Selling a home quickly isn’t always easy, even in a seller’s market. It turns out that 34% of recent homebuyers didn’t want a home that they would have to renovate, and they didn
How Interest Rates Affect Your Mortgage Payment
Applying for a mortgage can be one of the most stressful things in the home buying process. One of the most commonly misunderstood aspects of home buying when it comes to mortgages is how interest rates affect your monthly payments.
The mortgage rate is one of the biggest variables that can affect your monthly mortgage payments. Lower interest rates mean more buying power, but depending on your credit history and purchasing power, they may not mean lower monthly payments.
Understanding Mortgage Structures
Banks typically finance anywhere between 80% and 90% of home purchases. In some cases, government-backed programs will allow for up to 100% mortgage financing. No matter how much your bank is willing to finance, the mortgage is written with the expectation that you will pay back the principal amount with interest.
Interest rates affect the cost of your loan and determine each monthly payment. The interest rate also plays a huge factor in how much you can afford when purchasing a new home. When interest rates are low, your payments are lower and your purchasing power is increased.
Mortgage rates are typically loaned at under two possible types of loans: fixed-rate and adjustable-rate.
In a fixed-rate mortgage, the monthly payment remains the same for the entire life of the loan. The interest rate in fixed-rate mortgages is locked in and does not change. Loans typically have repayment lifespan of 30 years, with shorter terms such as 10, 15, or 20 years also available. Shorter loan terms will have larger monthly payments that are offset by lower interest rates and lower overall cost.
For example, let’s say you are applying for a $200,000 fixed-rate mortgage for 30 years at an annual interest rate of 4.5%. Since the interest rate is fixed, it will remain at 4.5% over the life of the loan. If the annual interest rate is divided monthly, it equals a monthly interest rate of 0.375%. That means that every month you will pay 0.375% of your principal payment.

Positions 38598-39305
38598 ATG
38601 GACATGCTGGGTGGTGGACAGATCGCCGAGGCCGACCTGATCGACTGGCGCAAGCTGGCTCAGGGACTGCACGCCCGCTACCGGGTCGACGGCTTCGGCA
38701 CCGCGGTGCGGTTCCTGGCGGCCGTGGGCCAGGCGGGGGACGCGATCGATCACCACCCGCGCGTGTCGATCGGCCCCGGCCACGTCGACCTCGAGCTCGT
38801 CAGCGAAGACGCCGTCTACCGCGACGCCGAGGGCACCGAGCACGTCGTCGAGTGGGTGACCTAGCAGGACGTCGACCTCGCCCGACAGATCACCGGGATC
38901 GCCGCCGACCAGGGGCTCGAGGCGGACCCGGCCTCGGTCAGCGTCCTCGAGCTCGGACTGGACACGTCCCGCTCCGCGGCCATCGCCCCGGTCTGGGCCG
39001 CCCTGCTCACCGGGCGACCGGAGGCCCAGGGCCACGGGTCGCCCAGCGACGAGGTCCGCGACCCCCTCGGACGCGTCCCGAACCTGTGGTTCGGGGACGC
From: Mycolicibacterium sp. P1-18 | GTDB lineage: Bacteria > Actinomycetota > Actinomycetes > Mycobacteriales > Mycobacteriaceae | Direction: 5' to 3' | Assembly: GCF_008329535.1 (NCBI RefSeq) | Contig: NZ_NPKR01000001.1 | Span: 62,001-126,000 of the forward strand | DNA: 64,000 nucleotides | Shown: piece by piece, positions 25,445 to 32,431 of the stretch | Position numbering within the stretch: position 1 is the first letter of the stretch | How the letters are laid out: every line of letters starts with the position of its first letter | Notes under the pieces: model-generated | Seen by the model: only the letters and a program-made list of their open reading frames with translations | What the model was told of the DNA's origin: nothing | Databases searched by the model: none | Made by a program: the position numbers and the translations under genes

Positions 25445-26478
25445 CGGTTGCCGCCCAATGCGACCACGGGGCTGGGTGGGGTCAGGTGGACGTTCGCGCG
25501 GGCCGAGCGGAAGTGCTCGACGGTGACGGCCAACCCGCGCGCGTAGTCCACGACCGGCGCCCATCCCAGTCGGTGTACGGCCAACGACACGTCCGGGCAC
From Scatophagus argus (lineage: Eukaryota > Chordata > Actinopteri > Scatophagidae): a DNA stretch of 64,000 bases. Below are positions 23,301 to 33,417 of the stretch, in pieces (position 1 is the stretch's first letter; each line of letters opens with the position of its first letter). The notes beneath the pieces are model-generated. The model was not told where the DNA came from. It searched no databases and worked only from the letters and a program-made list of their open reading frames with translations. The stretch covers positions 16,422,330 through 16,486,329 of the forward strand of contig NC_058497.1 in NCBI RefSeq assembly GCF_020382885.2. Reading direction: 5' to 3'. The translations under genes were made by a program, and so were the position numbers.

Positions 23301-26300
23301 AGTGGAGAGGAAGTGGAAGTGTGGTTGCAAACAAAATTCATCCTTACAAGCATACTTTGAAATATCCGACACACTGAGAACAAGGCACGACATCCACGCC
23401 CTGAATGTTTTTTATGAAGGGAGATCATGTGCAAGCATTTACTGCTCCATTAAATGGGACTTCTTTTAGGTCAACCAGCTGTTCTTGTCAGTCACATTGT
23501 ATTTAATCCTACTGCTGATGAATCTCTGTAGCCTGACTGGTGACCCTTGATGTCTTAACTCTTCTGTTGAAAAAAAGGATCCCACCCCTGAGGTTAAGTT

Your first payment would come out to $1,013, which applies $263 to the principal, the rest of which is your interest payment. Every month, as you pay off more and more of the principal, you will accrue slightly less interest. By the end of your 30-year term, most of the payments you make will be applied to the principal.
In an adjustable-rate mortgage, the monthly payments change over the life of the loan. Because the interest rate is not locked in, the payments can vary month to month. Most adjustable-rate mortgages have a limit or cap on how much the interest rate can fluctuate. When the rate goes up or down, your lender will recalculate your monthly payment so that you make equal payments until the next time the rate is adjusted.
Adjustable interest rates can be extremely attractive for homebuyers who only plan on staying in your new home for a few years. When considering an adjustable-rate mortgage, it is important to consider how often the interest rate will change.
For example, let’s say you are applying for the same $200,000 loan with an adjustable-rate mortgage for 30 years. Under the terms of your adjustable-rate mortgage, you will have an interest rate of 4% for the first five years. After the first five years, the rate is allowed to change by .25% every year, with a cap of 12%. For the first five years, the payments would equal $955 per month. For the next year after that, the payments increase to $980 per month, capping out at $1,005 per month.
Lower Rates Mean More Buying Power
When the interest rates are low, homeownership becomes more affordable. Lower monthly payments mean you can afford more house.
For example, if you buy a house for sale for $300,000 and the interest rate is 7% your payments will roughly be about $2000 per payment. If you buy a home for sale at $300,000 and the interest rate is 3% your payment will be roughly $1200 per payment. That is a substantial savings of about $800 a month, or $9600 a year.
Buying a home is a great investment. Buying a home with a low rate is an even better investment.
Now Is The Time To Buy
Unfortunately, interest rates fluctuate. However, interest rates are currently lower than they have ever been. You can lock in a low rate by purchasing your home now. An experienced realtor from Marhsall Realty can help you figure out exactly how much of your dream home you can afford at the current low-interest rates.
If you are considering buying a home a Marshall Realty real estate agent can help you to find the perfectly priced house to fit into your budget and lifestyle. Now is the time to come off the fence and start searching for your new home while the interest rates are low.
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